If you’re looking for a place to stay while traveling, you’re almost guaranteed to come across a Marriott. After a merger with Starwood Hotels and Resorts, it became the largest hotel chain on the planet, with more than 7,600 properties across 134 countries as of 2020. As such, frequent travelers have come to depend on the chain as a reliable lodging option when they’re on the road. But following a surprise policy change, Marriott says it will no longer be offering one thing for guests in its hotels going forward. Read on to see what the iconic hospitality brand is getting rid of, effective immediately.
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If you’re a Marriott devotee, planning your next trip might not go as you had planned: The company has said that it would be getting rid of its hotel and air travel packages for its guests, Gary Leff of travel news outlet View From the Wing first reported. They have also not announced a replacement for the option, which allowed its Bonvoy rewards members to redeem points for a hotel stay and frequent flyer miles that could be used to purchase airfare.
“The popularity of Travel Packages has been steadily decreasing,” John Wolf, Vice President of Loyalty for Marriott, told travel news outlet The Points Guy in an official confirmation of the change on Jan. 19. “With the introduction of flexible point redemption rates sometime in March and the elimination of hotel categories, we can no longer offer Travel Packages.”
Besides making travel packages unavailable for the future, the sudden policy change also means that people who may have purchased the option with their points are now in a time crunch to use them. According to Wolf, customers who bought the discontinued bundle need to contact Marriott by Feb. 28, 2022, to redeem the hotel portion of the package. Anyone who does not redeem their stay before then will be refunded points based on peak pricing determined by the hotel, The Points Guy reports. However, the frequent flyer mile portion of the package is now completely non-refundable and must be used as such.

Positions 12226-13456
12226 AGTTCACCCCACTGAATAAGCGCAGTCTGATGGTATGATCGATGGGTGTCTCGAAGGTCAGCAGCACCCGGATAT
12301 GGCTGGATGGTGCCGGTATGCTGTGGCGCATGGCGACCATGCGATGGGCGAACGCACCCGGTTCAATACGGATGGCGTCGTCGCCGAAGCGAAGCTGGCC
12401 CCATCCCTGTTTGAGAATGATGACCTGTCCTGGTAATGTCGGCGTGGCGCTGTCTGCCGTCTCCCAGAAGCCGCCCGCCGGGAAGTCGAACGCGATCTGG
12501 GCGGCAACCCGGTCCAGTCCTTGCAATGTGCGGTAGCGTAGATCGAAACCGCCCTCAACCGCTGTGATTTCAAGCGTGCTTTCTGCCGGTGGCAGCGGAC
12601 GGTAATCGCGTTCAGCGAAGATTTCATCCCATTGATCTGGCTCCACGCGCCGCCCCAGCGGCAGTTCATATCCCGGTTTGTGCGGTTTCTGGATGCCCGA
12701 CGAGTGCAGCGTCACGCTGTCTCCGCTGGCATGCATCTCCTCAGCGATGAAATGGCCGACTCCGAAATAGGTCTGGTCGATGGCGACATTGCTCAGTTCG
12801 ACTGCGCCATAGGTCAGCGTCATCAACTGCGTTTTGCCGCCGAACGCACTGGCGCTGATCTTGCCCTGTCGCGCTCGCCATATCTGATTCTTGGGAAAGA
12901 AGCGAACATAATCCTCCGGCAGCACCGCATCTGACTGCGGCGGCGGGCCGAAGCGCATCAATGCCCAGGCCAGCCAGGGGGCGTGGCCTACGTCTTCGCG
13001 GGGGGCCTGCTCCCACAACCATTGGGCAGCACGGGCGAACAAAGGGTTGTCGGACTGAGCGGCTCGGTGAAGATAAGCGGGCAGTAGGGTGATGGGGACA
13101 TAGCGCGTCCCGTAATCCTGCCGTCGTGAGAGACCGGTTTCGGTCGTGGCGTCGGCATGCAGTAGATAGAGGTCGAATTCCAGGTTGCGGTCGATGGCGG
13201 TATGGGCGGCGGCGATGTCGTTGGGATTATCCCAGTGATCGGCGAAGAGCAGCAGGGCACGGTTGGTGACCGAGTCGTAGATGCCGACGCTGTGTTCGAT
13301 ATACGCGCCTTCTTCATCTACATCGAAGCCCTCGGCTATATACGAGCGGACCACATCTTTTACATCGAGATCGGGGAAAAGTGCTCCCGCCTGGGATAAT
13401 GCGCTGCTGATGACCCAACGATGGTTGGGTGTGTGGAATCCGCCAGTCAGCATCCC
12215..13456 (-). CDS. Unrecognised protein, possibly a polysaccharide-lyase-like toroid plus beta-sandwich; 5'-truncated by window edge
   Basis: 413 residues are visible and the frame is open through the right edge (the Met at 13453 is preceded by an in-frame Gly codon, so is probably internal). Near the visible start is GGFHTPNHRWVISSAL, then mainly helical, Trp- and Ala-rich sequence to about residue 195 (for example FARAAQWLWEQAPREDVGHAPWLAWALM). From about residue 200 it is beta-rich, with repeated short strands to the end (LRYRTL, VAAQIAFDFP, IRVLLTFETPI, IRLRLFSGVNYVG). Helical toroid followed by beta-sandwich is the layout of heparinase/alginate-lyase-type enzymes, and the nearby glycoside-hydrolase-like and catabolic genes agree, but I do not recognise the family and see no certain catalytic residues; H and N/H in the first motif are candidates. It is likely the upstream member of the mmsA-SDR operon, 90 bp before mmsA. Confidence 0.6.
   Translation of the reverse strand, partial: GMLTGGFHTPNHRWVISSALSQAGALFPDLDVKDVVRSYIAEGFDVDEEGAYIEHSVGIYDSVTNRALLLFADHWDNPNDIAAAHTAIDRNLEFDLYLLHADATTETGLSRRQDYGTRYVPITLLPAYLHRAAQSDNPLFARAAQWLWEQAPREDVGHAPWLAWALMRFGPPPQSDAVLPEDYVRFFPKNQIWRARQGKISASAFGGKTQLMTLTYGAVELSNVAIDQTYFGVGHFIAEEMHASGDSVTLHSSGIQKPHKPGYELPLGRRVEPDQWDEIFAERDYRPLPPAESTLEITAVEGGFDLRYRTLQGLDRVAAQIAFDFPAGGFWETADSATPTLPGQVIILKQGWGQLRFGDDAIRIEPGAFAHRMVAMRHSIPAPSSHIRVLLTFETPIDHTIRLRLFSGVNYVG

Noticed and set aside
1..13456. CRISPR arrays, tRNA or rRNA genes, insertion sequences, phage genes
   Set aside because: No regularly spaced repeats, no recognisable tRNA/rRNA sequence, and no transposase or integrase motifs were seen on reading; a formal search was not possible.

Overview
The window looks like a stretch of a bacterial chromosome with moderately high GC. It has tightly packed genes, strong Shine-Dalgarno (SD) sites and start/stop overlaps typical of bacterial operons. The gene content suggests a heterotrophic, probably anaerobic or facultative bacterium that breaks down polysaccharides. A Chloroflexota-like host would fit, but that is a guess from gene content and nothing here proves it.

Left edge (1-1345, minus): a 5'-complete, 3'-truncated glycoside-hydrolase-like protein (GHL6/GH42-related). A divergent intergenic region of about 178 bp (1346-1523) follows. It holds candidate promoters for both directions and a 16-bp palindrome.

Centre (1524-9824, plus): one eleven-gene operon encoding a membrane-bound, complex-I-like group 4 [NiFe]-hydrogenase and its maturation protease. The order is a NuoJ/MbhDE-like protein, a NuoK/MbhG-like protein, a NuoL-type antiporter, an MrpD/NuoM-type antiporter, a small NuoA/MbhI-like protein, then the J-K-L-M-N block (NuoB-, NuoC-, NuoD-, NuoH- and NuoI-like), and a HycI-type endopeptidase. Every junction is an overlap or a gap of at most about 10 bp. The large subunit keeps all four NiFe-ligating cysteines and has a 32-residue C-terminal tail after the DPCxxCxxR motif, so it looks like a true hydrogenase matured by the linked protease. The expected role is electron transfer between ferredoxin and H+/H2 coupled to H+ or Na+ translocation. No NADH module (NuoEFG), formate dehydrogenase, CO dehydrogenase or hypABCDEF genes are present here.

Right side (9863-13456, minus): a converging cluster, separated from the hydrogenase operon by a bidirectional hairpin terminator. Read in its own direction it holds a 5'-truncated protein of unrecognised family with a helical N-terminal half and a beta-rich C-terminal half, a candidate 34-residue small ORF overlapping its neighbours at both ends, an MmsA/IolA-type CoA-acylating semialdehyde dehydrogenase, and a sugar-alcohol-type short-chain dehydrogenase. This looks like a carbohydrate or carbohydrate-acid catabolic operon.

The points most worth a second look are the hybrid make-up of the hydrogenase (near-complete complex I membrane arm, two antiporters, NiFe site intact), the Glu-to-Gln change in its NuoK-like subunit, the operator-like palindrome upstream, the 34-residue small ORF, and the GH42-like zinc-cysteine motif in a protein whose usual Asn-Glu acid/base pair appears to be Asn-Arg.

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By the company’s admission, the travel packages offered by Marriott may not have been its most popular offering. Nevertheless, experts point out that dropping the packages could signal that it may soon be harder to get as much value out of the rewards program as was once possible.
“The use case for these certificates has been limited the past several years, so the actual loss here is minimal,” Leff wrote in the original blog post covering the change. “But these travel packages played such an important role for so long that eliminating them entirely still feels like part of the denouement for guests obtaining outsized value from the program.”
This isn’t the only time recently that Marriott has rubbed its guests the wrong way with one of its policies. In October, several Marriott customers took to Twitter to complain about resort fees being added to the cost of their stay. “Please update your resort hotel info pages to include applicable resort fee. Finding out during booking process is not customer centric,” one user tweeted on Oct. 18. Another noted, “In May, booked via app Marriott New York Downtown in Sept. No resort fee. Logged onto app last night to see they have since added a $125 per stay ‘destination fee’. For Wifi I already get as Platinum [member]. Wow!”
According to The Wall Street Journal, these resort fees, which are sometimes also referred to as “destination amenity fees,” range anywhere from an additional $9 to $95. These fees are required to book a room online and seemingly cover a number of amenities, including high-speed internet access and complimentary water bottles at check-in. C. Patrick Scholes, a lodging analyst with Truist Securities Inc, told the news outlet that these fees were initially added at beachside properties and other resorts to cover additional costs, such as free beach towels, but are now being added to hotels in cities and other locations.
In the summer of 2019, District of Columbia Attorney General Karl A. Racine filed a lawsuit against Marriott International, Inc. over these resort fees. According to the lawsuit, Marriott is in violation of consumer-protection laws by only disclosing these fees during the booking process and not upfront when customers are looking at hotel prices. “Bait-and-switch advertising and deceptive pricing practices are illegal,” Racine said in a 2019 statement.
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